Chapter Three traces the shift from traditional farmers to corporate agriculture in the early 1950s in the Coachella Valley. Du Bry documents how high-value crops require considerably more labor than traditional field crops to irrigate, spray and maintain the large variety of vegetables and fruits produced throughout the year. Using case studies, he discusses the business strategies followed by big corporations, medium-sized firms and small farms that operate in the region.

Chapter Four shows how the reintensification of agriculture has affected occupational opportunities and socioeconomic mobility for farm workers in Mecca. Du Bry uncovers a class structure composed of owners of farm corporations and independent farmers; permanent employers including managers, foremen and specialized workers; and seasonal employers, presenting case studies to illustrate each of these categories.

Chapter Five documents how many farm laborers have moved out of labor camps and temporary housing, and bought their own homes in Mecca. Moving to their own homes has special social significance for Mexican workers, as it confers on them the status of full-fledged members of the community and symbolizes their upward mobility, the rural version of the American Dream. Unfortunately, the lack of housing in Mecca means that homesteading is beyond the means of a significant segment of the farm worker population which has few options but to live in overcrowded, rundown apartments or trailer parks. At the same time, the proliferation of merchants and small entrepreneurs running their own businesses in the service sector has added new dynamism to the local economy.

Chapter Six unveils Mecca's social divisions along class and ethnic lines. While older Mexican Americans in managerial positions occupy the top rung, Mexican immigrants employed in specialized occupations occupy the middle stratum, and indigenous immigrants, including Purépecha, Mixtec and Tarascan Indians are relegated to the bottom - experiencing racial discrimination and segregation. Yet in the local political arena, Mexican workers have become active participants in local organizations and institutions such as schools and churches, and have developed a strong sense of community.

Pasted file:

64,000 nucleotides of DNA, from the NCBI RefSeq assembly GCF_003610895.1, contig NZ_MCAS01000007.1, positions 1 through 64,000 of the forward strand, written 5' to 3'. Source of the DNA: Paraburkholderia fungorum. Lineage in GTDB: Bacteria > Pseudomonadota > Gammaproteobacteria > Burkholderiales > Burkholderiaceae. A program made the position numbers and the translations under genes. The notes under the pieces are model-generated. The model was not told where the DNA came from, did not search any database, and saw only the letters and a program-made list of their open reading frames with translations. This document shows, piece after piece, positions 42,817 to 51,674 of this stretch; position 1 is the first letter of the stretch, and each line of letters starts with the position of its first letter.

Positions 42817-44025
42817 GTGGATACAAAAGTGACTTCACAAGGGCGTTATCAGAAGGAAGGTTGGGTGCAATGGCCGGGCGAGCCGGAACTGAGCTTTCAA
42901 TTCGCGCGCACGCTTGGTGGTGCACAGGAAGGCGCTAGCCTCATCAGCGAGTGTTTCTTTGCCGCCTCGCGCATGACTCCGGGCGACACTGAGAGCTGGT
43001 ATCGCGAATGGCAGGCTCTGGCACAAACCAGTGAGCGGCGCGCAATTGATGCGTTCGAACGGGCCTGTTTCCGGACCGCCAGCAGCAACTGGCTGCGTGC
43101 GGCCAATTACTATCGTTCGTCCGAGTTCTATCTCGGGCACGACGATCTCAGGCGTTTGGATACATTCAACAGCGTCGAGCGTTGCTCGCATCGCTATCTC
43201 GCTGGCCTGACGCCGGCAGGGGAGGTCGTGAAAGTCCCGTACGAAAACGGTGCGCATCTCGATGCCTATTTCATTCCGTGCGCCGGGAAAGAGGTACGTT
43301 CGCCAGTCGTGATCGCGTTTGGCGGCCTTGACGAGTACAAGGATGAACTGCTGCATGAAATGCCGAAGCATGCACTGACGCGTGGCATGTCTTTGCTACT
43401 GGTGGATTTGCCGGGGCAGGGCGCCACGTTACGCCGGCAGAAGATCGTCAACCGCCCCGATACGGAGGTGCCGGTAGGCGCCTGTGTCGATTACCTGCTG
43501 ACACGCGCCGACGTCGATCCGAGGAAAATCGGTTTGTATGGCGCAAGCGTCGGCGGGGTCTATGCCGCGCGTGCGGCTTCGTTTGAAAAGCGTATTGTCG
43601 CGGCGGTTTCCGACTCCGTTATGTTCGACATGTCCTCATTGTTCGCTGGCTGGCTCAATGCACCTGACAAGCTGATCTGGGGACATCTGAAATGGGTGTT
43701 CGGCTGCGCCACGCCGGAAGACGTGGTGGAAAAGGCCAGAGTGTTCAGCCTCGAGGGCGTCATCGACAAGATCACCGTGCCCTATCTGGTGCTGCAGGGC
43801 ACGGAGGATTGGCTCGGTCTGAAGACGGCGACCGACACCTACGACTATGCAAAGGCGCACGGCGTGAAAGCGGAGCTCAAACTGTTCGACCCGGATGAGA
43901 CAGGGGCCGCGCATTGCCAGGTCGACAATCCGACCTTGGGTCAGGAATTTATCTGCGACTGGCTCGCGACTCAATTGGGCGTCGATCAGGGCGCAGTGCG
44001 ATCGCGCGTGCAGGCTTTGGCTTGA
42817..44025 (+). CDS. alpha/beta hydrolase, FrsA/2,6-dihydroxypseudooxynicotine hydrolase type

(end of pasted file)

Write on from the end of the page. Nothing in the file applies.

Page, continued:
Chapter Seven summarizes the major findings of the book and portrays Mecca as a dynamic community in flux, challenging the stereotypical image of farm laborers as a monolithic group of unskilled and impoverished workers, and highlighting the social and political agency through which they are improving life in this town.

Immigrants, Settlers, and Laborers brings a much-needed fresh perspective to the literature on rural farm-worker communities. While the book clearly describes the class and ethnic transformations that have occurred over the past few decades in Mecca, there is comparatively little discussion on gender differences, which could have contributed to a more rounded portrayal of the social transformations that have occurred in this community. Yet the policy implications of this study cannot be underestimated and fly in the face of one-bullet solutions that propose full mechanization of agriculture to put an end to the poverty that immigrants supposedly import with them. Providing a much more nuanced understanding of California's agriculture and its complex socioeconomic implications, Du Bry's study offers a realistic approach showing that immigrant communities like Mecca are here to stay. At a time when Mexican/Latino rural communities are spreading across the country, this book makes a central contribution to the fields of rural community, immigration, and ethnic studies, and should be also read by policy makers alike.


Christian Zlolniski is a social anthropologist specialized in globalization and labor migration. An assistant professor in the Department of Sociology and Anthropology at the Center for Mexican American Studies, University of Texas at Arlington, he is the author of Janitors, Street Vendors and Activists: The Lives of Mexican Immigrants in Silicon Valley (University of California Press 2006). Currently he is collaborating in an interdisciplinary research project on economic development and labor migration in a rural community in Baja California, Mexico. He earned his doctoral degree in cultural anthropology at UC Santa Barbara in 1998.